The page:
This is a fast-paced, plot-driven suspense novel. Did you write it with a view that it could make a film?
I didn’t consciously write my novel with the view of it becoming a film. Since I worked in the film industry for so long, it’s possible that my writing style is just naturally geared that way. Interestingly, the original opening of the novel was different, with a more gradual setup, but after a few edits, I decided to jump right into the action. It seemed more exciting that way. Read the rest of this entry »
By Christine Sneed
Fiction writer and former DePaul English Department faculty member Amina Gautier recently published her third book, “The Loss of All Lost Things,” winner of the Elixir Press Award in Fiction. Among many other honors and prizes, Gautier won the Flannery O’Connor Award for her first book of stories, “At-Risk,” and the Prairie Schooner Book Prize for her second book, “Now We Will Be Happy.” Gautier, a resident of Miami and Chicago, is a fiction writer of uncanny insight into the human heart and a master of the short story form. She discussed her new book by email. Read the rest of this entry »
Scotland-born Chicago author Irvine Welsh, renowned for “Trainspotting,” now gives us his tenth novel, “A Decent Ride.” Named his “funniest, filthiest book yet,” it’s definitely a book for lovers of the bawdy and a rollicking good time, not for the faint of heart.
Edinburgh cabbie “Juice” Lawson returns from Welsh’s 2001 novel, “Glue.” It’s now 2011 and he continues as an incorrigible womanizer and boozer. When Hurricane Bawbag comes to town—a symbol of chaos and disruption—mayhem ensues. All is topsy-turvy. Those who ordinarily hold sway are outwitted by fools. Reality TV and business mogul Ronnie Checker finds himself at the mercy of his lowly cabbie. The bullies at The Pub With No Name are injured by Wee Jonty MacKay. Interactions occur between unlikely combinations of people: upper classes and lower, young and old, parents and children, siblings, the living and the dead. Eccentric behavior prevails and sacrilege abounds. Read the rest of this entry »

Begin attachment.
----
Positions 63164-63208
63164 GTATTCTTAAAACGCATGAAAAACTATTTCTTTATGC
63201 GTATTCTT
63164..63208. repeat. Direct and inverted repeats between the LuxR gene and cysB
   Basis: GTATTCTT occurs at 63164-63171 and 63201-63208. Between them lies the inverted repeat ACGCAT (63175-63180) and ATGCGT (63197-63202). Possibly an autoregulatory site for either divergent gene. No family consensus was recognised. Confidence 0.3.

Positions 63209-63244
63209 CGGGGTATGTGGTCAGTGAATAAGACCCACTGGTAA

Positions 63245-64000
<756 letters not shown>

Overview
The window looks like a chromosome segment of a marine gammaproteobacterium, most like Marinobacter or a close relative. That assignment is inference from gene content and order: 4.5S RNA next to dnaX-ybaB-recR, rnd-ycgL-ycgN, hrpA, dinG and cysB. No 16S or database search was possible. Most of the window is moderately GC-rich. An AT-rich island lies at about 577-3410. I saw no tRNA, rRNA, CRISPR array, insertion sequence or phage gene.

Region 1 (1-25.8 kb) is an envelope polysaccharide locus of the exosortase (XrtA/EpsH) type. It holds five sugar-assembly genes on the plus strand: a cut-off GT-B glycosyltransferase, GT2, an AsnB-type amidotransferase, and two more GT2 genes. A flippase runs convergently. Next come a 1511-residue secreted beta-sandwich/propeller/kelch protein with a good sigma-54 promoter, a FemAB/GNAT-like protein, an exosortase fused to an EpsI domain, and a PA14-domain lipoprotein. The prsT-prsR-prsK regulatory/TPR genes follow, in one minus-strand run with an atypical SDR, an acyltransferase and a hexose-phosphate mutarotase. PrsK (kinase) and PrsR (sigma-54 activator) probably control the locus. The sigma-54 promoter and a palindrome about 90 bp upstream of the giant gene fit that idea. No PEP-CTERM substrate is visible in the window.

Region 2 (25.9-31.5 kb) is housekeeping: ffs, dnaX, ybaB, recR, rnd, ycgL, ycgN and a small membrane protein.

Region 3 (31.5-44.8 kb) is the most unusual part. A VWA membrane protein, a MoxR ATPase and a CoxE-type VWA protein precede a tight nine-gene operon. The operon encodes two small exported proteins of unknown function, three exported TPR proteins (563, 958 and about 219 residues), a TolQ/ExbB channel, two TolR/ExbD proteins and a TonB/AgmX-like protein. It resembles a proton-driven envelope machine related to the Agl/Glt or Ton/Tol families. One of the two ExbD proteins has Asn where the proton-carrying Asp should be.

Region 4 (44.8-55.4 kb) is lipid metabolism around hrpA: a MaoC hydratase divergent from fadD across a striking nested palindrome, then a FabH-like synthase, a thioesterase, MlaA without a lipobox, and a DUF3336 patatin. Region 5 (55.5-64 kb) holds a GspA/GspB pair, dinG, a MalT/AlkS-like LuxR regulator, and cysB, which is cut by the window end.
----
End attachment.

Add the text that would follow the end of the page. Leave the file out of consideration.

Chicagoan Abby Geni’s “The Lightkeepers” opens with nature photographer Miranda joining a crew of six biologists on the isolated Farallon Islands off the coast of San Francisco. Overrun with rodents and bats, pummeled by waves, prodded by winds and bound in all directions by sharks and jagged rocks, the setting doesn’t suggest menace so much as insist on it. The threats materialize one night when Miranda is attacked in her bedroom. Afterward, paralyzed by the community’s insularity, she battles with how to proceed, until nature intervenes.
Miranda narrates her experiences through letters to her dead mother. This epistolary attempt to contact someone she’s already lost strands her voice more wholly, exaggerating her isolation as a resident of this deserted island and as a silenced assault victim. Read the rest of this entry »
Science-fiction novels are often about society-shaking changes with worldwide implications. Chicagoan Jessica Chiarella’s debut novel “And Again,” focuses on less-lofty, but no less significant, aspects of this premise. While the topics of identity, transhumanism, and possible immortality are all raised ever so briefly in this novel about cloning, “And Again” is an intimate work that explores the personal repercussions of an FDA trial for a medical procedure that transfers the minds of four terminally ill patients into new, genetically perfect bodies.
Chiarella focuses largely on questions of character. How should the artist Hannah react to a boyfriend who was absent in what might have been her last days? What does she think when she finds her new body has none of the skills of her old one? Can David, the cheating Republican congressman, reform himself and be a faithful husband when he no longer has a brain tumor to worry about? These questions are fascinating, but the most intriguing parts of the book involve Linda, who had an accident that left her immobile and mute for eight years. Read the rest of this entry »